Monday’s best TV: Behind Closed Doors; The X-Files; The Art of Scandinavia

Watching TV

There’s a harrowing but unforgettable look at domestic violence, Scully has a final case to clear up when a virus is unleashed on the US and there’s a fascinating introduction to the world of Edvard Munch

The Queen’s 90th Birthday: A Service of Celebration for Commonwealth Day
2.45pm, BBC1

The Queen doesn’t actually turn 90 until April and her birthday isn’t officially celebrated until June. It is, however, Commonwealth Day today. Mishal Husain presents the service from Westminster Abbey, which includes music from Ellie Goulding and an address by former UN secretary-general Kofi Annan. The Queen and the Duke of Edinburgh will attend, as will representatives of the Commonwealth’s 52 other member states. Andrew Mueller

Behind Closed Doors
9pm, BBC1

An unforgettable film about domestic violence, following three women who have not only found the strength to testify against the partners who attacked them, but have agreed to let cameras in on the whole terrifying process, up to and beyond trial. It captures the unshakeable fear that the abuser will one day crash through the front door again (questions are raised about sentencing and bail conditions), and the complex emotions that tempt some victims to give the men they loved another chance. Jack Seale

The X-Files
9pm, Channel 5

Final episode – for now – of the unexpected but not unwelcome resumption of Mulder and Scully’s spooky workload. After four standalone cases of variable quality, the plot circles back to Tad O’Malley, the pushy Truth Squad TV host who was responsible for bringing the duo back together. Apparently in response to O’Malley’s fervent whistleblowing, a mysterious virus has been unleashed across the US. With Mulder off the grid, it’s up to Scully and her sceptical Mini-Me Agent Einstein to try to stop the pandemic. Graeme Virtue

The Art of Scandinavia
9pm, BBC4

It’s an odd fit: those frigid Nordic lands, wreathed in melancholy, and a bouncing, puppyish presenter who seems anything but. Yet it works: in the first of a new series, Andrew Graham-Dixon examines the links between the Scandinavian landscape, its climate and its artists – from Edvard Munch (a “troubled soul”, sighs Graham-Dixon, virtually making air quotes around the phrase), to Henrik Ibsen and the painter Peder Balke, who came from a family so poor “they had to make bread from tree bark”. Ali Catterall

The Deep
6pm, CBBC

New Canadian-Australian kids’ series following the adventures of the Nekton family, underwater explorers who know everything there is to know about the ocean … or do they? In episode one, young Ant finds a scroll that could help to unravel an ancient mystery. However, his family are soon in danger when a sea monster attacks. The animation isn’t cutting-edge and the cartoon-as-coming-of-age story is nothing new, but this imaginative effort is likely to enthrall its target audience of eight- to 12-year-olds. Hannah J Davies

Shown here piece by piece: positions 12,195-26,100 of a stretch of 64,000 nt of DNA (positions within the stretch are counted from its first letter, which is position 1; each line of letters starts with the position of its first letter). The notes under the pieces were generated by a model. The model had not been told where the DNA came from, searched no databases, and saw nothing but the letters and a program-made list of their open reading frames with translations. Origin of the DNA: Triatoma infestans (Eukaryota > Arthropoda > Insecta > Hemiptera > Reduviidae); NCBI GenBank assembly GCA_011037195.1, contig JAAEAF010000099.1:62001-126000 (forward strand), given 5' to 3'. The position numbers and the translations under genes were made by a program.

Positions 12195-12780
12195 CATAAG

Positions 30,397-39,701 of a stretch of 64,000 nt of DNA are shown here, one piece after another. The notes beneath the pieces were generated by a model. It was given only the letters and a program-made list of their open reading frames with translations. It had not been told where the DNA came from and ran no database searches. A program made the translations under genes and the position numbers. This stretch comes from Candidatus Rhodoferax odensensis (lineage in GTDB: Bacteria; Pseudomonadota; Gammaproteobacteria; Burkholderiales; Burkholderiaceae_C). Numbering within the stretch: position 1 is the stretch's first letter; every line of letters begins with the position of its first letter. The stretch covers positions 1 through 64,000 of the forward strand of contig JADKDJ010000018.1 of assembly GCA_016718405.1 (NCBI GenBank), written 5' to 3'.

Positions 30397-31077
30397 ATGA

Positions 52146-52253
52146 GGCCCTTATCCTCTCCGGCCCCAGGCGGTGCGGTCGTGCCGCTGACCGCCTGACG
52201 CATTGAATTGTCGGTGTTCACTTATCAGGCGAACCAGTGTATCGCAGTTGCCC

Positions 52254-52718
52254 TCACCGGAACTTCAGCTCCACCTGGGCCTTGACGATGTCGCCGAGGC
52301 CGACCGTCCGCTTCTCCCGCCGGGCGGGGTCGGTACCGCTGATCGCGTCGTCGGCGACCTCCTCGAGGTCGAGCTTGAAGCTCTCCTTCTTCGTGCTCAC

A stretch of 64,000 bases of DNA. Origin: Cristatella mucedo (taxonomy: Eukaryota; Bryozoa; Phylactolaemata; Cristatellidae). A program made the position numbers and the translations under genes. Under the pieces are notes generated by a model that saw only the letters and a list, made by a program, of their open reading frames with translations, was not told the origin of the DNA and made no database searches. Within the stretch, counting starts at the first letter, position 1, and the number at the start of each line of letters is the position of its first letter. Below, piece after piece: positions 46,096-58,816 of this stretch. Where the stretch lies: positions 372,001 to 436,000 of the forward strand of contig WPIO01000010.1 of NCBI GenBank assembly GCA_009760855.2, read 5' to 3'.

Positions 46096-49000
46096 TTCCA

The People v OJ Simpson: American Crime Story
9pm, BBC2

No spoilers for under-30s who have no idea how this pans out. Tonight, there’s fractiousness in the defence team, with the word “Judas!” spat at one point, but Johnnie Cochran’s determination to “tell our story better than the other side tells theirs” is already striking. Despite mountains of evidence, the prosecution has concerns about a key witness. The whole episode is overshadowed by a flashback to 1982 and the telling rage Cochran experiences when pulled over by a cop. David Stubbs

Togetherness
11.20pm, Sky Atlantic

This fine HBO offering is billed as a comedy, though it’s hardly Big Bang Theory comedy; the big laughs erupt occasionally after excruciating depictions of the emotional strains of domestic (co)existence. Last week’s episode was devoted primarily to Brett and Alex’s spur-of-the-moment trip to Detroit; tonight, they get involved in a new project. Meanwhile, Michelle finds an ally in Anna, while Tina, whose agonies with a filthy nappy represented last week’s grossest moment, gets a crash course in parenting. DS

Film Choice

Panic Room, (David Fincher, 2002), 10.50pm, Movie Mix

When Jodie Foster’s Meg and her daughter Sarah (Kristen Stewart) move into an old New York home, they seem safe as houses: it contains a steel bolt-hole called the panic room. And, wouldn’t you know it, on their very first night they have to use it … Paul Howlett

24 Hour Party People (9pm, TCM) Michael Winterbottom’s deeply satisfying telling of the Factory Records story in which Steve Coogan inhabits Tony Wilson to virtuosic and often hilarious effect. PH

Today’s best live sport

Cycling: Tirreno-Adriatico Road Race

The race continues with the Castelraimondo to Cepagatti stage. 1.30pm, Eurosport 1

Tennis: BNP Paribas Open

The sixth day of the tournament from Indian Wells. 6pm, BT Sport 1

Premier League Football: Leicester City v Newcastle United

Will the Foxes’ fairytale continue at the King Power? 7pm, Sky Sports 1

Superleague Netball: Team Northumbria v Surrey Storm

From Sport Central in Newcastle upon Tyne. 7.30pm, Sky Sports 2

Powered by Guardian.co.ukThis article was written by Andrew Mueller, Jack Seale, Graeme Virtue, Ali Catterall, Hannah J Davies, David Stubbs and Paul Howlett, for The Guardian on Monday 14th March 2016 10.23 Europe/London

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